The club features power outlets at every seat, snacks, and Wi-Fi.

The former Virgin Atlantic Clubhouse at LAX. While Delta has replaced the furniture, many elements of Virgin’s design are still visible. Photo courtesy of Virgin Atlantic.

Delta opens a pop-up club at Anchorage airport

In a surprise (and delight) move—but perhaps also a hint that the battle for Alaska is heating up—Delta has quietly unveiled a temporary, “pop-up” Sky Club at Anchorage airport.

The temporary Sky Club lounge at Anchorage airport is located by the junction between Concourses B and C, on the mezzanine level near the observation deck. Situated in a bar and exhibition space, the club features comfortable seating in a quiet environment, a selection of packaged snacks, as well as complimentary and premium drinks.

The pop-up Sky Club at Anchorage airport welcomes all Sky Club-eligible guests and is open between 4:45 AM and 12:45 AM. The facility is expected to remain available throughout the summer, though Delta has not confirmed the details or possible plans for a permanent lounge. Delta premium customers normally have access to the Alaska Lounge, the only (permanent) lounge at Anchorage airport.

The Delta Sky Club at Tokyo Haneda airport opens this summer

Originally planned for March 2020, the new Delta Sky Club at Tokyo Haneda airport is now on track to open this summer, after a one-year pandemic-induced hiatus.

Delta has shifted all traffic from Tokyo’s Narita airport (NRT) to the more convenient Haneda airport (HND) and permanently closed its venerable club at Narita.

The new Sky Club lounge at Tokyo Haneda airport was built in in the footprint of the former TIAT Lounge Annex, near the Delta gates, and will spread over 9,000 square feet.

The club is slated to feature a custom design with local touches, and amenities including shower suites, a rotating selection of Japanese dishes, and a noodle bar.

A rendering of the upcoming Delta Sky Club at Tokyo Haneda airport (HND). Photo courtesy of Delta.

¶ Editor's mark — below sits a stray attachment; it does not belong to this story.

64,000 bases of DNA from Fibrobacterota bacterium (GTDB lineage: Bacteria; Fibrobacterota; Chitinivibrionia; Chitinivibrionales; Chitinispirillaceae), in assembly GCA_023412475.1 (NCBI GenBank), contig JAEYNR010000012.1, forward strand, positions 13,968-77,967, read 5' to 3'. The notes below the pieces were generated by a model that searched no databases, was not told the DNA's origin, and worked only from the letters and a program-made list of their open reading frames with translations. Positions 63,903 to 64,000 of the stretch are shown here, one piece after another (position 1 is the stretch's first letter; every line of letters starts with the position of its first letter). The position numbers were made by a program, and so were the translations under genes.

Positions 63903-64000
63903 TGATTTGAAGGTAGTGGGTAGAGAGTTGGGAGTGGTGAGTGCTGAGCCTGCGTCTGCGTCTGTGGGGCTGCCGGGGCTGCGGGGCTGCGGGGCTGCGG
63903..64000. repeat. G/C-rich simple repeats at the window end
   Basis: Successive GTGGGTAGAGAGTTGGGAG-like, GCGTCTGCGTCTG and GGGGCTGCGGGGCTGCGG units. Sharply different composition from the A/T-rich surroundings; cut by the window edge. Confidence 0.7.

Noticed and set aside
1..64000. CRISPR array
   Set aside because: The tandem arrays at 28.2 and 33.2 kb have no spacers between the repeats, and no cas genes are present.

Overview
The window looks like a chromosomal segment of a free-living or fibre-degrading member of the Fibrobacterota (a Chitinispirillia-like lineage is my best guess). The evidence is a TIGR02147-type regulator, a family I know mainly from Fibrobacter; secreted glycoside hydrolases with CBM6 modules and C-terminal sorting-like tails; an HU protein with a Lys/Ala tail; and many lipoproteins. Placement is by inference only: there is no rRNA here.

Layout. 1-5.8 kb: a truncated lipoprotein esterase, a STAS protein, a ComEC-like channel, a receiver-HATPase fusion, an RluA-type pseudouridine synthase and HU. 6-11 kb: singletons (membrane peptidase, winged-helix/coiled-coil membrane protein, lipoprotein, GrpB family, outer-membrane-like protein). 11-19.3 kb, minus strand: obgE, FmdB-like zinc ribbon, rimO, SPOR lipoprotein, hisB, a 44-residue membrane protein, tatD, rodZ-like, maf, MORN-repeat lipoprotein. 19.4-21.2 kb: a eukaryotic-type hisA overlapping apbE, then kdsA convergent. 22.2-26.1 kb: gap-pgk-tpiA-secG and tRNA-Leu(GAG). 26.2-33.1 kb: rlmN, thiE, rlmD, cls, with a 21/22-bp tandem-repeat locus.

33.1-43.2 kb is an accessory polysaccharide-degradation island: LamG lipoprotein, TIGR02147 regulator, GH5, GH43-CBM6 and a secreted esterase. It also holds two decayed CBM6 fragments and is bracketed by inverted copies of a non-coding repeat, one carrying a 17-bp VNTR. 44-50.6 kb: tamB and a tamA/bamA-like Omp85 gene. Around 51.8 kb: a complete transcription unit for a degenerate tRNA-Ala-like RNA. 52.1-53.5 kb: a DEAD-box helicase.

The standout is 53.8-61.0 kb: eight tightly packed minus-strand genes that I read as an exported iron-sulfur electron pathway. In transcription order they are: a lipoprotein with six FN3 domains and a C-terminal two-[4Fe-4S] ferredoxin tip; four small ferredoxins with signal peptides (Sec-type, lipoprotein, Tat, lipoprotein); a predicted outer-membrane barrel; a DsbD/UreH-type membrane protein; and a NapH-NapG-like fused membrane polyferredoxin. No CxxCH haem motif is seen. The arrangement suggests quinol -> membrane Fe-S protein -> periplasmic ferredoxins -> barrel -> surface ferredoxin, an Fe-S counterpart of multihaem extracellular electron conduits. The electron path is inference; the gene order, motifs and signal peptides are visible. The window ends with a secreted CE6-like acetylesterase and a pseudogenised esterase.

American and United are lagging behind

Delta is significantly ahead of it competitors when it comes to lounge re-openings.

American Airlines has re-opened the majority of Admirals Clubs, but 13 domestic and foreign locations are still closed (including at Chicago O’Hare, Honolulu, Los Angeles, Phoenix, St. Louis, and London Heathrow). The airline’s Flagship Lounges for international premium passengers also remain shuttered, though American has informally floated a September re-opening timeframe. American’s Arrivals Lounge at London Heathrow also remains closed due to local regulations.

United ranks at the bottom of the chart. The airline is re-activating lounges at a glacial pace, with an initial focus on hub airports. Virtually all non-hub United Club locations remain unavailable at this time.

Back in May, Alexander Dorow, Managing Director, Lounges, Premium Services and Hospitality, shared his re-opening plan with, but did not express any urgency. In Dorow’s words, the carrier has been “conservative” and “there’s a lot of background work with our service providers and our staffing and training departments that needs to happen strategically and methodically.” He may have a point—Delta’s aggressive re-opening timeline hasn’t been without hiccups: the airline has struggled to meet staffing demands and reached out to salaried and management employees to volunteer extra hours at their local airport in order to keep lounges tidy.

That being said, the public is flying again and premium customers expect the services that they pay for. United appears to be finally responding: the United Club at Austin airport, which was not on Dorow’s roadmap, sprung open its doors a few days ago. And while United still hasn’t announced a timeline for Polaris business class lounges, it is likely that the airline will try to meet or beat American.

Delta leads the pack when it comes to lounge re-openings. American and United lag behind.

Bottom line

After abruptly shuttering most lounges in March 2020, Delta has now re-opened virtually every Sky Club system-wide. The carrier is also re-introducing hot food on the ground, and resuming the construction and opening of new lounges, with a brand new club at Ft. Lauderdale airport, and soon a new lounge at Tokyo Haneda.

Delta’s timely re-opening of airport lounges puts the airline in a position of strength compared to its two most formidable competitors in the US: American has yet to re-open 13 lounges, while United has only 4 non-hub lounges in operation.

However, unlike American and United, Delta does not currently have a premium lounge product. When re-opened, American Flagship Lounges and United Polaris Lounges will provide an elevated level of service that Delta’s Sky Clubs can’t match—but we have yet to see an official timeline.